InvestmentsOct 9 2020

Investment sector fears major restructure and staff cuts

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Investment sector fears major restructure and staff cuts

A third of investment professionals fear redundancy in the next 12 months as the majority of the sector expect firms to undergo major restructuring in the coming years.

Figures from the latest CFA Society of the UK survey, published today (October 9), showed that 32 per cent of investment professionals thought they could lose their jobs in the next year, while 67 per cent predicted a company overhaul in the next two years.

Of these, some 39 per cent thought the overhaul would take place at all levels of the investment profession.

The profession is more shaken now than a year ago, the figures show. In the CFA UK’s Brexit survey, taken in 2019, just 22 per cent of the investments sector felt their job was not secure in light of Britain leaving the EU.

This was also the case when looking at the future of recruitment in the UK. 

In 2019, only 9 per cent of respondents thought they were likely to leave the UK and move to another country, but this has jumped to almost a third in today’s results.

The CFA UK society, which represents 12,000 UK investment professionals, polled 460 professionals in August and September and found while the majority (74 per cent) were happy with the intellectual challenge and work/life balance of their career, just 16 per cent would recommend working in the profession to others.

The CFA said the low proportion of those endorsing an investments career was likely due to the impact of the coronavirus crisis and the major shifts the professionals were expecting as a result.

Despite this, the findings show that so far, the pandemic has had little impact on respondents’ roles.

More than 90 per cent reported they had been able to satisfactorily perform their role working from home, and just 19 per cent said their role had changed while working remotely.

Will Goodhart, chief executive of CFA UK, said: “It is encouraging to see that investment professionals are largely happy in their chosen career but, understandably, there is also significant anxiety at the moment."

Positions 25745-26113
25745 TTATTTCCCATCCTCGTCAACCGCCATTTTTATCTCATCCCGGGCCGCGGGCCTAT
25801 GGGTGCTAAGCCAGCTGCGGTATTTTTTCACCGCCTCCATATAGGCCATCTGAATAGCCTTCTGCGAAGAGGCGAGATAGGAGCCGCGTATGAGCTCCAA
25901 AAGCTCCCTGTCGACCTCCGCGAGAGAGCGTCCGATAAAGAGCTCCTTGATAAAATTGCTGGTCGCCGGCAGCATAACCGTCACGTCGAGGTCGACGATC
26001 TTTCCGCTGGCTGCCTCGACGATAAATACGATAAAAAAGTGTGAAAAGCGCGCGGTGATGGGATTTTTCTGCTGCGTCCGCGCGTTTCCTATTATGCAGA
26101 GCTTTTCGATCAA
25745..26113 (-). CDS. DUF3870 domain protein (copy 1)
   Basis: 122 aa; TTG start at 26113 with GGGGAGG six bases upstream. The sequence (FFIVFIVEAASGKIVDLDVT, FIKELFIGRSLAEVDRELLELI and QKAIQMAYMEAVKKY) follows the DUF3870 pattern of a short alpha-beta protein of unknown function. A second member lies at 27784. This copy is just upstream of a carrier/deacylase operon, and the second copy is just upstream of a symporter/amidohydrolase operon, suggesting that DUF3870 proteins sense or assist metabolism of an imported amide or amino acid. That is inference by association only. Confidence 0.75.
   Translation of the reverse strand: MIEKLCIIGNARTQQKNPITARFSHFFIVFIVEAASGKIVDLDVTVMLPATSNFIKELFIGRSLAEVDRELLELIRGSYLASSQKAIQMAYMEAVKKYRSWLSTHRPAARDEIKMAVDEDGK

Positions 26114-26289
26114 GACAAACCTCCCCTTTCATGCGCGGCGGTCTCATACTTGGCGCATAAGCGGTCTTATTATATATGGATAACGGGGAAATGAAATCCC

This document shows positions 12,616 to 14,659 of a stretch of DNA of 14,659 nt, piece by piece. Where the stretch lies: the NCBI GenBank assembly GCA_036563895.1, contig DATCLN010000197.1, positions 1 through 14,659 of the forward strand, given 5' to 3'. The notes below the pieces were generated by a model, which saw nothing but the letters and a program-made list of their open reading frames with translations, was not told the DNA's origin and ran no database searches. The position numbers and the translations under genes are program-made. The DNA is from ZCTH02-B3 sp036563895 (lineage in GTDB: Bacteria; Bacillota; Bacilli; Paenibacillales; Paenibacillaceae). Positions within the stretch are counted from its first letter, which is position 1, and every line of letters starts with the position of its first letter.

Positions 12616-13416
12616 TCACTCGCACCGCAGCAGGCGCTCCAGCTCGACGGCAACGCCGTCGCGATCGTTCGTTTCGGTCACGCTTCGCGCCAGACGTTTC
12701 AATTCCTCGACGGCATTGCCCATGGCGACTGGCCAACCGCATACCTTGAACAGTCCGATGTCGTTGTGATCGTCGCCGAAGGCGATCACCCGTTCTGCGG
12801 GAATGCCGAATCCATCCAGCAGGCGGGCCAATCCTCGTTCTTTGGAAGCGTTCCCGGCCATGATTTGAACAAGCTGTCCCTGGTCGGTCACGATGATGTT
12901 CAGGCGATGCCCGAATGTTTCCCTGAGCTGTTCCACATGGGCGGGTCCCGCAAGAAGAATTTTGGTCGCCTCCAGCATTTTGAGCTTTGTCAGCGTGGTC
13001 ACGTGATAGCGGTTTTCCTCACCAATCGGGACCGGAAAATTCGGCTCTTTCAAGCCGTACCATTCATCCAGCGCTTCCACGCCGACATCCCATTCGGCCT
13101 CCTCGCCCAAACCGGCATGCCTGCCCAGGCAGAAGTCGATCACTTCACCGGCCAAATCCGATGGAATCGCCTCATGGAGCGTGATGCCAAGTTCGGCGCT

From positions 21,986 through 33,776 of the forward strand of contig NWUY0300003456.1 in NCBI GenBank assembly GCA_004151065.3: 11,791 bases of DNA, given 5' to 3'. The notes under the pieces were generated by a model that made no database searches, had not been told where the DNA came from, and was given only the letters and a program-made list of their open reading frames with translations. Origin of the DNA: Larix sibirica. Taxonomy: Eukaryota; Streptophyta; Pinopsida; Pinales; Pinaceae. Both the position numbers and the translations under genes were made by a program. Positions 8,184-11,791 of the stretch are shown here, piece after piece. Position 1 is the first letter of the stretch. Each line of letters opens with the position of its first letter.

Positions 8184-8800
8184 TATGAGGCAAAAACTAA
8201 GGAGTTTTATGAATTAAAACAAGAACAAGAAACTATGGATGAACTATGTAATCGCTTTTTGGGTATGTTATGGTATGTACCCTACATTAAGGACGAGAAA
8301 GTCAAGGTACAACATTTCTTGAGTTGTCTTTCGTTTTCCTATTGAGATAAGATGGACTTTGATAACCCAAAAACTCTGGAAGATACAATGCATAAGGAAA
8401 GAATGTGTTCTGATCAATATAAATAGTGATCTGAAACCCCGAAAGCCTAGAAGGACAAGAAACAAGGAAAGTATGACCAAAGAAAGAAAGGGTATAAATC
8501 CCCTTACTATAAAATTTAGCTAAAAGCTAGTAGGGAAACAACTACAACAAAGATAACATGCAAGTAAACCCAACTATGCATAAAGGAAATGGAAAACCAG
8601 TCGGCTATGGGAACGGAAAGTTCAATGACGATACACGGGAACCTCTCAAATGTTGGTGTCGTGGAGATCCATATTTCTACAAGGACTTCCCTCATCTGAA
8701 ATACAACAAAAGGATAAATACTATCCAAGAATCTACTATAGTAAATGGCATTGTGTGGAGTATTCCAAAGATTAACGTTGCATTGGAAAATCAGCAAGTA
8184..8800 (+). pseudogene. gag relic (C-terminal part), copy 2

He said it was “worrying” to see such a low number of investment professionals would recommend working in the sector, as it suggested they were “very pessimistic” about the outlook for the sector.

He added: “This is clearly a time of significant change and stress, but our view is that the sector will continue to play an important role in meeting client needs and allocating capital effectively within the economy.”

Aside from Covid-19 related challenges, investment professionals were expecting the biggest challenges of the next five years to be changing investor needs, new regulations, and evolving technologies.  

In order to succeed in the face of an uncertain future, the majority of respondents reported they were looking to develop soft skills as a priority. 

More people thought they needed to improve their expertise in networking (52 per cent) than IT, programming and digital skills (48 per cent). 

Relationship building and communication skills were also deemed important, at 42 per cent and 39 per cent respectively. 

Environmental, social and governance investing — a hot topic in recent years — was high on the agenda, with 70 per cent of respondents expecting  knowledge of ESG to be important for their career. 

Mr Goodhart said: “Those working in the sector will need new skill sets as the landscape changes. Firms have a responsibility to support their employees in developing these skills – particularly in areas like sustainable investing which we will only see grow.”

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